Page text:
A case report of vibration-induced hand comorbidities in a postwoman.

Mattioli S, Graziosi F, Bonfiglioli R, Barbieri G, Bernardelli S, Acquafresca L, Violante FS, Farioli A, Hagberg M - BMC Musculoskelet Disord (2011)

The accelerometer fastened to the handles (This photo was taken during our tests)
© Copyright Policy - open-access
Related In: Results  -  Collection

License
Show All Figures
getmorefigures.php?uid=PMC3045397&req=5

Figure 2: The accelerometer fastened to the handles (This photo was taken during our tests)
Mentions: In order to evaluate whether and to what extent her work activity may have contributed to her condition, we performed some tests (16th February, 2006) to measure the hand-arm vibration magnitude while the subject was riding the motorcycle. We used a Human Vibration Meter, model HVM 100 (Larson Davis Inc., USA) equipped with a tri-axial accelerometer (Bruel and Kjaer 4321), to measure the hand-arm vibrations in the orthogonal directions X, Y, and Z according to the International Standard ISO 5349 [13] (Figure 2).

Bottom Line: In March 2003 a bilateral carpal tunnel syndrome was electromyographically diagnosed; surgical treatment was ineffective.The particular set of comorbidities presented by our patient suggests a common pathophysiological basis for all the diseases.Considering the level of exposure to vibrations and the lack of specific knowledge on the effects of vibration in women, we hypothesize an association between the work exposure and the onset of the diseases.

View Article: PubMed Central - HTML - PubMed

Affiliation: Section of Occupational Medicine, Department of Internal Medicine, Geriatrics and Nephrology, University of Bologna, Bologna, Italy.

ABSTRACT

Background: Prolonged exposure to hand-transmitted vibration is associated with an increased occurrence of symptoms and signs of disorders in the vascular, neurological and osteoarticular systems of the upper limbs. However, the available epidemiological evidence is derived from studies on high vibration levels caused by vibratory tools, whereas little is known about possible upper limb disorders caused by chronic exposure to low vibration levels emitted by fixed sources.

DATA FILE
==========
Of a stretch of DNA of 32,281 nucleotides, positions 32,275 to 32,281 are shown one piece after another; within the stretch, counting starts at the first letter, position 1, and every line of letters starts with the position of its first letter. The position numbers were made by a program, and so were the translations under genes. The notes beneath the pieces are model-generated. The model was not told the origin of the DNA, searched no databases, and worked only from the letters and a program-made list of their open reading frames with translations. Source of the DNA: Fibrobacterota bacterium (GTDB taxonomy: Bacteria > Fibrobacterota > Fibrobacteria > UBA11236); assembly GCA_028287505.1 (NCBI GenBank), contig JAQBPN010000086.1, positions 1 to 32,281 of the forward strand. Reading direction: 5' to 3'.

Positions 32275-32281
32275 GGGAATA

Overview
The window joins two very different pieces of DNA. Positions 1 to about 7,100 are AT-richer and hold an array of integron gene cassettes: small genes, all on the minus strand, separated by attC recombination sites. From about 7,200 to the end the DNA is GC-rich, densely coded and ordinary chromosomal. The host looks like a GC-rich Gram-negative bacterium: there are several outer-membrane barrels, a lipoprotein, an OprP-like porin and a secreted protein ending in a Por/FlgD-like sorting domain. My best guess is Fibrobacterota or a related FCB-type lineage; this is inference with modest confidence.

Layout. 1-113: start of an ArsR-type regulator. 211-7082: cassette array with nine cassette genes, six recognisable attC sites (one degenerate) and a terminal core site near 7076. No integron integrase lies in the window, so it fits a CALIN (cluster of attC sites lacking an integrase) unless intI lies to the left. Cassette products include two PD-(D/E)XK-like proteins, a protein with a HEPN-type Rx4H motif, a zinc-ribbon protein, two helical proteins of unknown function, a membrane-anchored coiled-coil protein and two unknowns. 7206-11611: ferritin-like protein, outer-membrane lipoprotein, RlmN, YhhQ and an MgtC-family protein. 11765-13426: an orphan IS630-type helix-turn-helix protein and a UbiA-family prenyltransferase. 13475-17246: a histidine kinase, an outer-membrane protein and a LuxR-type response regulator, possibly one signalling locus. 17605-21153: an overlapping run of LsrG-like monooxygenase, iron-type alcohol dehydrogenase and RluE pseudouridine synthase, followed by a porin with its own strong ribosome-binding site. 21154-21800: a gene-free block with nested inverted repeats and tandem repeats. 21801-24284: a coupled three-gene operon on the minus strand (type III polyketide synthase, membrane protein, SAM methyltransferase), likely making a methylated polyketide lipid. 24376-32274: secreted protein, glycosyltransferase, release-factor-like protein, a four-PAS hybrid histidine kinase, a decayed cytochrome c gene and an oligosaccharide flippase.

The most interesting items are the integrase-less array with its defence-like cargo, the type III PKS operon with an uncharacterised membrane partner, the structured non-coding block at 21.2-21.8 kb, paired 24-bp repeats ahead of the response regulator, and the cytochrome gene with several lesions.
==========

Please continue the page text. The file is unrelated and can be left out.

Case presentation: We present the case of a postwoman who delivered mail for 15 years using a low-powered motorcycle. The woman was in good health until 2002, when she was diagnosed with bilateral Raynaud's phenomenon. In March 2003 a bilateral carpal tunnel syndrome was electromyographically diagnosed; surgical treatment was ineffective. Further examinations in 2005 highlighted the presence of chronic tendonitis (right middle finger flexor). RISK ASSESSMENT: From 1987, for 15 years, our patient rode her motorcycle for 4 h/day, carrying a load of 20-30 kg. For about a quarter of the time she drove over country roads. Using the information collected about the tasks carried out every day by the postwoman and some measurements performed on both handles of the motorcycle, as well as on both iron parts of the handlebars, we reconstructed the woman's previous exposure to hand-arm vibration. 8-hour energy-equivalent frequency weighted acceleration was about 2.4 m/s². The lifetime dose was 1.5 × 10⁹(m²/s⁴)hd.

Conclusions: The particular set of comorbidities presented by our patient suggests a common pathophysiological basis for all the diseases. Considering the level of exposure to vibrations and the lack of specific knowledge on the effects of vibration in women, we hypothesize an association between the work exposure and the onset of the diseases.

Show MeSH
Related in: MedlinePlus